Use these tips to keep biting, flying visitors from crashing your cookouts and camping trips this summer!
Create a headwind
Using a fan outdoors may seem like a waste of energy, but it can save you the energy of swatting away mosquitoes all evening.
Placing an electric fan on your deck or patio and setting it to medium or high will make it difficult for mosquitoes to approach. It also blows away the carbon dioxide humans produce, which attracts mosquitoes.
Have a green thumb
Get rid of weeds and unruly vegetation. These are mosquito magnets.
Mosquitoes hate certain plants and flowers so consider growing citronella, lemon balm, marigolds, basil or peppermint.
Go to the source
Eliminate spots where the next generations of mosquitoes can thrive by overturning containers of standing water, getting rid of spots where water could pool, and keeping water in fountains and bird baths circulating.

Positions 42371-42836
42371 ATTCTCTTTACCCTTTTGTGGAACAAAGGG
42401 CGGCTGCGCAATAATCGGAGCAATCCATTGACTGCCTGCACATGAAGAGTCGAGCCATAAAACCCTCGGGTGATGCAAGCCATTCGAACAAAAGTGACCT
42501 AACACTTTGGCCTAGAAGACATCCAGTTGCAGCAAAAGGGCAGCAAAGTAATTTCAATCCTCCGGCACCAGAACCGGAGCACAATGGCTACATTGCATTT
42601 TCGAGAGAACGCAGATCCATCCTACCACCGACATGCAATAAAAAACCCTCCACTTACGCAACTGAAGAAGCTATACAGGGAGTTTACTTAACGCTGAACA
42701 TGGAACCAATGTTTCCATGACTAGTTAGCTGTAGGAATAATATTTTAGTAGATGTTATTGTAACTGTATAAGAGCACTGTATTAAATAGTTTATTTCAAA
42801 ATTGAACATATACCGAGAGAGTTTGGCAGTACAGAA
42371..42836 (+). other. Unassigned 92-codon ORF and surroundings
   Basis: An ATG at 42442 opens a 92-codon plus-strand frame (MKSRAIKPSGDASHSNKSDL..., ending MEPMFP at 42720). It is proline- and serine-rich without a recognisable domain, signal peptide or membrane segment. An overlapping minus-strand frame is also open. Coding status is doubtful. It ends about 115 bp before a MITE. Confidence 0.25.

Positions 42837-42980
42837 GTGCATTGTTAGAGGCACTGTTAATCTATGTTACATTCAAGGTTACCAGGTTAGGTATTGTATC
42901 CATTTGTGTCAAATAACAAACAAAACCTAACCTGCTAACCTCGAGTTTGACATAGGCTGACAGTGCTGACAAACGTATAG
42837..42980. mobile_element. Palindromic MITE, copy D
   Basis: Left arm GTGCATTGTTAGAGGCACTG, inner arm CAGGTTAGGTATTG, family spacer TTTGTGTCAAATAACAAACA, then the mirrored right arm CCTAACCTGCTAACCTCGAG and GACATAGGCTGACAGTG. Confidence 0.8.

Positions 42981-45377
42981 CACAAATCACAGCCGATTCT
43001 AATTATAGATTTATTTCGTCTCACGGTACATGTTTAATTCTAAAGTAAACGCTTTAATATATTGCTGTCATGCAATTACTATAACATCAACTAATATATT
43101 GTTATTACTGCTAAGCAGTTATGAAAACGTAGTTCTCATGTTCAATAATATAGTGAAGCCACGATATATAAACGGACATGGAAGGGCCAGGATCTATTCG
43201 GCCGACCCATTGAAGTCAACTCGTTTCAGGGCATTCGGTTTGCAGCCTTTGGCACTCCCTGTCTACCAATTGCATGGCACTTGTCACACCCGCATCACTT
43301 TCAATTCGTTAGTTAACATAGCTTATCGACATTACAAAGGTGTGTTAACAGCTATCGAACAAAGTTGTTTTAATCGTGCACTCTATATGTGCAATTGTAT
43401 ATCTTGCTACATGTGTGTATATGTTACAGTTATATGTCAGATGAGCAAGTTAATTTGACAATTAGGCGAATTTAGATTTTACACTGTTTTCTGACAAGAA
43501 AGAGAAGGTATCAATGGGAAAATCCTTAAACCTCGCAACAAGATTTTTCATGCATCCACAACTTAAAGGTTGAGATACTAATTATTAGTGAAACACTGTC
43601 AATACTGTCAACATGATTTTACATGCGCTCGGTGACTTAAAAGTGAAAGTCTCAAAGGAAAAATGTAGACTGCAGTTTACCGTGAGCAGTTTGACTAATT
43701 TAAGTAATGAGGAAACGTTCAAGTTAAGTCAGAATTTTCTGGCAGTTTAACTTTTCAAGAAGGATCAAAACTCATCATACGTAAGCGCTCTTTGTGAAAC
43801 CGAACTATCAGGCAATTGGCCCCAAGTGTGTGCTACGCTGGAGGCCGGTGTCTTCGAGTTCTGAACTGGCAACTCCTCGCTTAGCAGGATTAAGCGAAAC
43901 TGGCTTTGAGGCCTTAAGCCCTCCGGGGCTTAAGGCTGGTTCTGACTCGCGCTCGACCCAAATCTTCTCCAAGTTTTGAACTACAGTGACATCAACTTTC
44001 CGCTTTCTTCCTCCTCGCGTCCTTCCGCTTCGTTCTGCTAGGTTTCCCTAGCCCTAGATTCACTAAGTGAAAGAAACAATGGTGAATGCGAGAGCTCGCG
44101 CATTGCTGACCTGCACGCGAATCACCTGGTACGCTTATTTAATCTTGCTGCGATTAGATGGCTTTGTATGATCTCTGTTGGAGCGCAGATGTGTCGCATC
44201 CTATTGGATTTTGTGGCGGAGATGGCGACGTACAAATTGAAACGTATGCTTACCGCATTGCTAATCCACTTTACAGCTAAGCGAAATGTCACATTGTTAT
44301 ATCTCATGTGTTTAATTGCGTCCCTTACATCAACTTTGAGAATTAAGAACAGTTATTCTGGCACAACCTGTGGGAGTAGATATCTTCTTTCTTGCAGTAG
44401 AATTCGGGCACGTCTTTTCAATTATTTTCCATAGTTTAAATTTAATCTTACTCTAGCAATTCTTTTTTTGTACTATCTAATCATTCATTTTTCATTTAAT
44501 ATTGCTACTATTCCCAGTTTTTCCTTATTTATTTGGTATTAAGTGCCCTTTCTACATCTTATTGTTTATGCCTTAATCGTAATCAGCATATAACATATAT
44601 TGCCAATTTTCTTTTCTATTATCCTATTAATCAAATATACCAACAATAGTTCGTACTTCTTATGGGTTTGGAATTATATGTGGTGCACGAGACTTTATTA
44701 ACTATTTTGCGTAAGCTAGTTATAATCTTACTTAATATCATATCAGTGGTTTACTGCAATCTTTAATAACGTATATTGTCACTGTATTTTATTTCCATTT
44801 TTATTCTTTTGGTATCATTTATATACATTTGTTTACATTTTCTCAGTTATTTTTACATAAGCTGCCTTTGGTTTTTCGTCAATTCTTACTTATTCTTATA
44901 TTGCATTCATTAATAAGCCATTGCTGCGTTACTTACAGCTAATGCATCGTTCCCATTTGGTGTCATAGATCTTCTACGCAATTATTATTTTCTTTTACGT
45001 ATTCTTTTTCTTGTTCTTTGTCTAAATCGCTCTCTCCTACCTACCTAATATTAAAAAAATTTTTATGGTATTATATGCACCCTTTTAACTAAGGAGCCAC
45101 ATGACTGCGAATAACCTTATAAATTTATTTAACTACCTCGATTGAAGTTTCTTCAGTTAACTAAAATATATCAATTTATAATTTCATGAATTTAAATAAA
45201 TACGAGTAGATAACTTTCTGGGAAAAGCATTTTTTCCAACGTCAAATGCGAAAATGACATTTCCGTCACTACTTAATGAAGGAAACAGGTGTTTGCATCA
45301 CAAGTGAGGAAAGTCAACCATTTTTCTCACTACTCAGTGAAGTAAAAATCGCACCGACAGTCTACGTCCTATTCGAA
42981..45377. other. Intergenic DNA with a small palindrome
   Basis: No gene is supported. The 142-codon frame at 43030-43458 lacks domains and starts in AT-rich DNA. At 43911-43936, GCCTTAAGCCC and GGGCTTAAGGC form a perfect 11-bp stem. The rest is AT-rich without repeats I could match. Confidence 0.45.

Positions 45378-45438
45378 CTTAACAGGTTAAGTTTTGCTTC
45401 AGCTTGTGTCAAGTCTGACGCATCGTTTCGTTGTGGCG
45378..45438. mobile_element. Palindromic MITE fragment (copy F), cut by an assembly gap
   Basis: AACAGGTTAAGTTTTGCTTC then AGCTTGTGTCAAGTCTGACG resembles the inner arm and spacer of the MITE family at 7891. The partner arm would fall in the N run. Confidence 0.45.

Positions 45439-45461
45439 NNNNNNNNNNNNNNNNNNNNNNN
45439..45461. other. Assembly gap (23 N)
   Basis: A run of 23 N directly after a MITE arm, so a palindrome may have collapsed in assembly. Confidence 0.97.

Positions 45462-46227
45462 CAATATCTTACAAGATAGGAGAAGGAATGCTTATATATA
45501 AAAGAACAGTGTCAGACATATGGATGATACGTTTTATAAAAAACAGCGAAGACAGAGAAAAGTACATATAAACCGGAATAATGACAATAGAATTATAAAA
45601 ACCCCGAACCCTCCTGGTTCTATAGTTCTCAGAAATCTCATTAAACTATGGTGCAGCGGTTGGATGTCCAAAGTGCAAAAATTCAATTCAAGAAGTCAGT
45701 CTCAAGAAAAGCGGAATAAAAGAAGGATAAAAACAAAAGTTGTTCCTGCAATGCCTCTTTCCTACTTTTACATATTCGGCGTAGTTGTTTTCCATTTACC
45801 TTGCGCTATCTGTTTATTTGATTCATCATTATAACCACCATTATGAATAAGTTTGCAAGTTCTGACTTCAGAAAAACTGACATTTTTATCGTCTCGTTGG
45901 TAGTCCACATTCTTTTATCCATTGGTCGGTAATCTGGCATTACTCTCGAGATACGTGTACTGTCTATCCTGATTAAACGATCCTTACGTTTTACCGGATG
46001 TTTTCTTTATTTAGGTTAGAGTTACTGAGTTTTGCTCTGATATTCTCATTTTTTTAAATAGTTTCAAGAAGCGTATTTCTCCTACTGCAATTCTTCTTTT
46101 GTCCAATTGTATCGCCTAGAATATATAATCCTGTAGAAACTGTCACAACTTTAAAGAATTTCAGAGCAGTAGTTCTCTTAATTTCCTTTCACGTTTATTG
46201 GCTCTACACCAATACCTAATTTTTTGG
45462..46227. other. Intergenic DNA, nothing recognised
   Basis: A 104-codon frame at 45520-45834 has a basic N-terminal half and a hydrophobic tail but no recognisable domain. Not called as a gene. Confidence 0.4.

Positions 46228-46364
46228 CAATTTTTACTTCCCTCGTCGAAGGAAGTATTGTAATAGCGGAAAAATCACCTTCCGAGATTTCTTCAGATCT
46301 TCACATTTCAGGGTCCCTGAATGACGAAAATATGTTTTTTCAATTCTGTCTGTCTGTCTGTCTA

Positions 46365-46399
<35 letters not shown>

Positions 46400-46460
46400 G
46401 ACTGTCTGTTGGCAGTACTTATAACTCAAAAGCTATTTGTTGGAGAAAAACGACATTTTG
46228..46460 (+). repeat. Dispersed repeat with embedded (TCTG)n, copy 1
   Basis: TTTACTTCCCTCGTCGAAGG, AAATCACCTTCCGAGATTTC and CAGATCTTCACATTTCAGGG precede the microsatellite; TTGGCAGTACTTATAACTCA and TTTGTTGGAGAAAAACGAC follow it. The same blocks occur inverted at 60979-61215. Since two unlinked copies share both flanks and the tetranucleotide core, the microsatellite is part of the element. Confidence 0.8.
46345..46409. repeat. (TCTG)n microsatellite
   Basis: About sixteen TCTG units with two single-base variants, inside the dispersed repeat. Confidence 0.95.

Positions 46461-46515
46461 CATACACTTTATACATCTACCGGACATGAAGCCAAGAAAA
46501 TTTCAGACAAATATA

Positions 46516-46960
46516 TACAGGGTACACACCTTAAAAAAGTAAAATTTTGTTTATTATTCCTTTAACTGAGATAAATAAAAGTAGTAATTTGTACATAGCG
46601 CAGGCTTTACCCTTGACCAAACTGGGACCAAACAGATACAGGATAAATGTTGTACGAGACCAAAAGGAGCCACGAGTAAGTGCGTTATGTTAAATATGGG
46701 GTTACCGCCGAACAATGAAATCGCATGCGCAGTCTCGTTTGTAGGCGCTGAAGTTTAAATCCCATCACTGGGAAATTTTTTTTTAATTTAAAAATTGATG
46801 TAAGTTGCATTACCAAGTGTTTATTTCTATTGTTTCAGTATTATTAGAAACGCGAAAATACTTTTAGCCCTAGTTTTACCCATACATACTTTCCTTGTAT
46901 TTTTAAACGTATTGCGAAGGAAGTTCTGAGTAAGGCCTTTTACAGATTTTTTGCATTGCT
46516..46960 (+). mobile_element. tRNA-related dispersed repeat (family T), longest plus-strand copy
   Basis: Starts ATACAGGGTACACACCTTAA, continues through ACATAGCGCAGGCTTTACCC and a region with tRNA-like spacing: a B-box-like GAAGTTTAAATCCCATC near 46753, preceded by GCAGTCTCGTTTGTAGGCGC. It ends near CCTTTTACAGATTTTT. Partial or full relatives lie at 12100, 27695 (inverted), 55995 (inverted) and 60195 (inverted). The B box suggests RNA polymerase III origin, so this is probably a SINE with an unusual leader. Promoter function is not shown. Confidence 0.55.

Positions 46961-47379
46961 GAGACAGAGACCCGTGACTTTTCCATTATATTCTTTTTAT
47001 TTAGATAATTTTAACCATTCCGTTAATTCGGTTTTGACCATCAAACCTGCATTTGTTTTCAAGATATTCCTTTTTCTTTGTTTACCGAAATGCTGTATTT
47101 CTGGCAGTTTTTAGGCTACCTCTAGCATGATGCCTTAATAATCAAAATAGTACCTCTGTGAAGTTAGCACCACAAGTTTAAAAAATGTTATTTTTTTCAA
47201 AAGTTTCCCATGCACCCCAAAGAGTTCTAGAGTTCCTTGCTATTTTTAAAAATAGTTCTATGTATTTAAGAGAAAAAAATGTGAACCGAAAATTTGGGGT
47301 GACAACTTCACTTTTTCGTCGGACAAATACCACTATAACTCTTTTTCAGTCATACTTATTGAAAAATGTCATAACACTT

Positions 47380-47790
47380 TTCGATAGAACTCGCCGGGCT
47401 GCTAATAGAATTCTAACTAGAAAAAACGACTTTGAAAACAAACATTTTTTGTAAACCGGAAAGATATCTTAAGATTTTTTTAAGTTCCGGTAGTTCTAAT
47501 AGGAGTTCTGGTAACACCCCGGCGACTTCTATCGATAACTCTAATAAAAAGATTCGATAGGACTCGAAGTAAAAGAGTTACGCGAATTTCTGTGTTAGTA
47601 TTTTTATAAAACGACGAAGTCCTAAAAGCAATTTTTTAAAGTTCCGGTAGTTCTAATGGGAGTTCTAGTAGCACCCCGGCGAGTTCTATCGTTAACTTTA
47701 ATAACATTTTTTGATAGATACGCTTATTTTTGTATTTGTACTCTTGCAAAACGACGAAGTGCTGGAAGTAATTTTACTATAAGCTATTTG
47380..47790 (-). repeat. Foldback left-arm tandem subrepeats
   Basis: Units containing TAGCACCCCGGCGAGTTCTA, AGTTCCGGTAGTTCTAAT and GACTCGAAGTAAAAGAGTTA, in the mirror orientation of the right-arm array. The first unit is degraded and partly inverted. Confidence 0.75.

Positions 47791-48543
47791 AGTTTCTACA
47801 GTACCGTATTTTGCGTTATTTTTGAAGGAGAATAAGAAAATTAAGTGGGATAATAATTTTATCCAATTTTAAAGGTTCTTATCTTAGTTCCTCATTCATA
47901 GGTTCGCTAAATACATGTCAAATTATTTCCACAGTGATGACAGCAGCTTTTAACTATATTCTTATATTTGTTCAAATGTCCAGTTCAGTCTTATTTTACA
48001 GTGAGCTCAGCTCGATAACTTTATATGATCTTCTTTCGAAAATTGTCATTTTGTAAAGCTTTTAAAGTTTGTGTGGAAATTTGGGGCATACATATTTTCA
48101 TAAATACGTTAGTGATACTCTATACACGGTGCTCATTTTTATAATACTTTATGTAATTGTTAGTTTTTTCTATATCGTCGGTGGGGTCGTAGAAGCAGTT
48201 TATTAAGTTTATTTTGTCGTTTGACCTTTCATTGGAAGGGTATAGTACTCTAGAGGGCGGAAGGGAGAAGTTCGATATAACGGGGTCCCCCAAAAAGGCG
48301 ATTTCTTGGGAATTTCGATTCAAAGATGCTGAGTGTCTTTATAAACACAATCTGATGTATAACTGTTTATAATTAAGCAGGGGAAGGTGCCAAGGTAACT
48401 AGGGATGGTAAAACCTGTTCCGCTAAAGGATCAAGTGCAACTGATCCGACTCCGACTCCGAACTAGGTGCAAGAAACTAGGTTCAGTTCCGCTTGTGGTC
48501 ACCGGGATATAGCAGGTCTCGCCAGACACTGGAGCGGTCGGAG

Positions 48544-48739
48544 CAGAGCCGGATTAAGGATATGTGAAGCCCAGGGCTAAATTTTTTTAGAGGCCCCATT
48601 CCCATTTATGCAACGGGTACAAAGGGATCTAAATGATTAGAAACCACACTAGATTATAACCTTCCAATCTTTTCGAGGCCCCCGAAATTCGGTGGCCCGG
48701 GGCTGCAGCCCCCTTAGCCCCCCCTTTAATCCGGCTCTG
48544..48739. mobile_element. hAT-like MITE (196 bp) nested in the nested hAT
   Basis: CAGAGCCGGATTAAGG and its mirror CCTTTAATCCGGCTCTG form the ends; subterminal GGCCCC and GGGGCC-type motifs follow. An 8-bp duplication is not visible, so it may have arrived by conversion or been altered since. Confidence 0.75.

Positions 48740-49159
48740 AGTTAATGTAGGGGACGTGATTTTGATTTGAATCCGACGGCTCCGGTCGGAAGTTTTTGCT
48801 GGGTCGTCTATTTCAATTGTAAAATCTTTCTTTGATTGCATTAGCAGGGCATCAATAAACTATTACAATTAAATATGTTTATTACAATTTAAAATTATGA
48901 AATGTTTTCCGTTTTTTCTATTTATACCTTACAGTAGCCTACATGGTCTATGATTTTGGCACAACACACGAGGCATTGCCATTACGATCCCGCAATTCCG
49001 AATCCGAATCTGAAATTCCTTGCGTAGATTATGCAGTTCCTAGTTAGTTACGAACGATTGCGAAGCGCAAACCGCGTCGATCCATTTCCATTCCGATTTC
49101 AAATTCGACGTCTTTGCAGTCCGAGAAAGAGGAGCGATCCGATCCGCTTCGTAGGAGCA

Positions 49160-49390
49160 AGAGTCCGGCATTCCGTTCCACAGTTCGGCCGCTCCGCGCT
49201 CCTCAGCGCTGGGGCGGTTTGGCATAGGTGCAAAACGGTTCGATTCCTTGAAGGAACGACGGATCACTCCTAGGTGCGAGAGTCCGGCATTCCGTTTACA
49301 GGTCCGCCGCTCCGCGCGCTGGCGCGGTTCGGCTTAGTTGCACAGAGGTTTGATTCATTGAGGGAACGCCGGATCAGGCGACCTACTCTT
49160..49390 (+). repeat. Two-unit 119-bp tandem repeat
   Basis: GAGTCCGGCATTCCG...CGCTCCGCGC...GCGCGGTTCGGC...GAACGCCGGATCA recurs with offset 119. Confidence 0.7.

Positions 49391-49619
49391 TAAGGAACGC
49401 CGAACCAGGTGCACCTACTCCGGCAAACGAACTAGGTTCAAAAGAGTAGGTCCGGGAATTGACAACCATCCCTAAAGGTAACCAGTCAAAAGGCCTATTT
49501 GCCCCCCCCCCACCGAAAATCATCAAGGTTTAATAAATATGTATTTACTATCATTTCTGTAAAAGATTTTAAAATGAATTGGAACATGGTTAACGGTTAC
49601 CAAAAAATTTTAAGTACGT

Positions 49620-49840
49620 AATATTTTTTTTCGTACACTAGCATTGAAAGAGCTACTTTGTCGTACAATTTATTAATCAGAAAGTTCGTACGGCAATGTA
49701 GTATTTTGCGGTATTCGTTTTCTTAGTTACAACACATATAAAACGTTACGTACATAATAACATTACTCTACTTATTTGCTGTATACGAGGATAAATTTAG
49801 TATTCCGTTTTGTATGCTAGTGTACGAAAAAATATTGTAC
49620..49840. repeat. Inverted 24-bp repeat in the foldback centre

OK to spray
Despite its bad reputation, DEET can be used safely, and it's very effective against ticks. Look for DEET-based bug sprays containing 30 percent or less of the chemical. Products containing DEET should not be used on children younger than 2 months old.
Repellents with the active ingredients picaridin and oil of lemon eucalyptus are also effective and long lasting, but the latter should be used only on children age 3 or older.
Herbal and botanical sprays may seem like good natural alternatives, but many aren't considered insecticides by the Environmental Protection Agency. These natural alternatives haven't been tested for their effectiveness, and they may not work as advertised and also may provoke allergic reactions.
Did you know?
- Wearing dark clothing can make you more likely to be bitten.
- Drinking alcohol can draw mosquitoes to you, a recent study indicates.
- Some people swear by DIY tricks to keep mosquitoes away, such as setting out dryer sheets or running a bubble machine.
- Only female mosquitoes feed on human blood.
- Mosquitoes are more than just a nuisance. They can transmit West Nile Virus and malaria.
If an insect bite's redness, swelling or pain level worsens, it could be
infected, and you should see your primary care provider (PCP) promptly. Don't have a PCP? Find a doctor near you today.